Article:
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January 3, 2013

Minor League Update

Ten NL Prospects Who Could Start the Season in the Majors

Ten NL Prospects Who Could Start the Season in the major leagues.

Yesterday, I listed ten American League prospects that will be competing for a big league job in Spring Training and have a legitimate chance to start the season in the majors. Here's a look at ten National League prospects.

  • Tony Cingrani, LHP, Cincinnati Reds: If Aroldis Chapman happens to start the season in the rotation, as has been discussed, the Reds would have just one lefty, Sean Marshall, locked in to a bullpen spot. While Cingrani appears to have a future as a big league starter, he could help out now as a second lefty out of the 'pen. The 23 year-old made three relief appearances during a September call-up, allowing a run in five innings with 2 walks and nine strikeouts. 
     
  • Adam Eaton, OF, Arizona Diamondbacks: The Diamondbacks traded center fielder Chris Young to the A's early in the offseason, which seemingly opened up the starting job for Eaton, a 24 year-old who had a .794 OPS in 22 September games. But the recent signing of Cody Ross clouds Eaton's immediate future because the team already has Jason Kubel, Gerardo Parra, and Justin Upton on the roster. While they say they're happy to stand pat, which means Eaton would likely start in Triple-A, they are very likely to continue exploring a deal for Kubel or Upton so Ross can play a corner spot and Eaton can play center field. 
     
  • Evan Gattis, OF, Atlanta Braves: This offseason, the thinking was that the Braves would add two outfielders, allowing Martin Prado to move from left field to play third base full-time. As of now, they've only added one, center fielder B.J. Upton, leaving a platoon of Juan Francisco (3B) and Reed Johnson (LF) to fill the void. Recent talks, however, involve Gattis, a converted catcher who is playing left field in Venezuela, getting a shot to win a starting job in Spring Training. The 26 year-old had 34 homers in 2012 between Hi-A, Double-A, and Venezuela. 
     
  • Jedd Gyorko, 2B, San Diego Padres: The Padres could be content to allow Logan Forsythe to start the season as the starting second baseman but Gyorko's bat appears to be major league ready and he could break camp with the team if he clearly outplays Forsythe in Spring Training. Despite his defensive limitations, the Padres think he can handle the position and his bat should more than make up for it. The 24 year-old had 30 homers and a .921 OPS in 126 games between Double-A and Triple-A in 2012.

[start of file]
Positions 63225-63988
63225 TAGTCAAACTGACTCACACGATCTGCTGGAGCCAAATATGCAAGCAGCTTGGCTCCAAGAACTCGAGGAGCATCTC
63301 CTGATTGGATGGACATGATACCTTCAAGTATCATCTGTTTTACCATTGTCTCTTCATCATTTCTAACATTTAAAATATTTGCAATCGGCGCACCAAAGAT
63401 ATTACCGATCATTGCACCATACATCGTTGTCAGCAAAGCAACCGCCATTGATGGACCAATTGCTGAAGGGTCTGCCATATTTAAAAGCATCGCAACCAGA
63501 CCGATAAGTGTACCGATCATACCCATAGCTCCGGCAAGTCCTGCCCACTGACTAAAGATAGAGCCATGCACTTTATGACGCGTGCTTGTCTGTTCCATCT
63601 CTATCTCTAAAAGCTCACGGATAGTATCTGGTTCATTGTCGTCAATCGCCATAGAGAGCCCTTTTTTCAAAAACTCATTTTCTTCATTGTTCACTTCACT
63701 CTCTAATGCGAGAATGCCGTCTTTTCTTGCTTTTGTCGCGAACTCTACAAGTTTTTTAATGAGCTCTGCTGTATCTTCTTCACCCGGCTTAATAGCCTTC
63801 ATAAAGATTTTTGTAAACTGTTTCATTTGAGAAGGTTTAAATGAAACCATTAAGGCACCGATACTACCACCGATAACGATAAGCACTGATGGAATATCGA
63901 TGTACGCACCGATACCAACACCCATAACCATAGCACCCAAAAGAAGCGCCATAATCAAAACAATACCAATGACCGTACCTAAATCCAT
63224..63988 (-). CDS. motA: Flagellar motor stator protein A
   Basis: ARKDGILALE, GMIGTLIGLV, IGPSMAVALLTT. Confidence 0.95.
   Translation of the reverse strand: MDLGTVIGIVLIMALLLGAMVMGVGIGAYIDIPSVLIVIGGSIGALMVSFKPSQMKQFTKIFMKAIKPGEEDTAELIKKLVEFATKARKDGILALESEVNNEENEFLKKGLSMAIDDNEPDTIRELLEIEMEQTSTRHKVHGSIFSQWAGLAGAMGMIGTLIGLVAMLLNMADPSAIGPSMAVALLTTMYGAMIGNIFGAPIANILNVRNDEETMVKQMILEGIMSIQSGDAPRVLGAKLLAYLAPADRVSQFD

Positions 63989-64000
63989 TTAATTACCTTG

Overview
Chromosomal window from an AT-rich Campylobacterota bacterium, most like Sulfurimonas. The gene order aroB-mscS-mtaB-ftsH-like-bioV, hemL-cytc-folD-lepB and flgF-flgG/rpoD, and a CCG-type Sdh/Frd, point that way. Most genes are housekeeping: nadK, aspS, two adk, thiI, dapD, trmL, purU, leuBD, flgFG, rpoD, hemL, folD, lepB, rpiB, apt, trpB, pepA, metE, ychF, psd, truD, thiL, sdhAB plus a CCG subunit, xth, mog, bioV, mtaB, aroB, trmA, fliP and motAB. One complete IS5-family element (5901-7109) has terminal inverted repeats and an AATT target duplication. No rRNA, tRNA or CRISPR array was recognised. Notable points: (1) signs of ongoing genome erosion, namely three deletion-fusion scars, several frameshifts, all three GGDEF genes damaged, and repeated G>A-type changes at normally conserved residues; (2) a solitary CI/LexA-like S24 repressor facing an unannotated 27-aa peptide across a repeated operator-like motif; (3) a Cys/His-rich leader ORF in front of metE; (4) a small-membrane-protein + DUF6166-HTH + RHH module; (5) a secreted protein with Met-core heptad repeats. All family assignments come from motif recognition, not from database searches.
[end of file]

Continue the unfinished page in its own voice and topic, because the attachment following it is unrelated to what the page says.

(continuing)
• Kyle McPherson, RHP, Pittsburgh Pirates: The Bucs now have solid veterans filling out the first four spots of the starting rotation and one spot up for grabs with McPherson among the candidates. The 25 year-old is coming off of a stellar season in which he walked just 16 batters and struck out 84 in 93.1 innings between Double-A, Triple-A, and the majors. He's not going to strike out a ton of hitters in the big leagues, but he throws strikes and should be a solid back-of-the-rotation innings-eater for a Bucs team that has ran out of gas in the second half of the past two seasons. 
     
  • Shelby Miller, RHP, St. Louis Cardinals: Something clicked for Miller in the second half of 2012 and he appears primed to make the permanent jump to the majors in 2013. After posting a 6.17 ERA in his first 17 starts, Miller dominated with a 2.88 ERA, 7 walks, and 70 strikeouts in his last 59.1 Triple-A innings and then pitched well after a late-season major league call-up. The Cardinals have excellent starting pitching depth, but Miller could force his way into the mix with a strong camp. 
     
  • Josh Prince, IF/OF, Milwaukee Brewers: Primarily a shortstop until 2012, when he played 128 games in center field for Double-A Huntsville, Prince has the versatility, speed, and on-base ability to help the Brewers in the near future. The 24 year-old hopes to parlay an impressive Arizona Fall League performance (1.064 OPS, 10 SB in 25 games) into an opportunity to win a super-utility role with Milwaukee.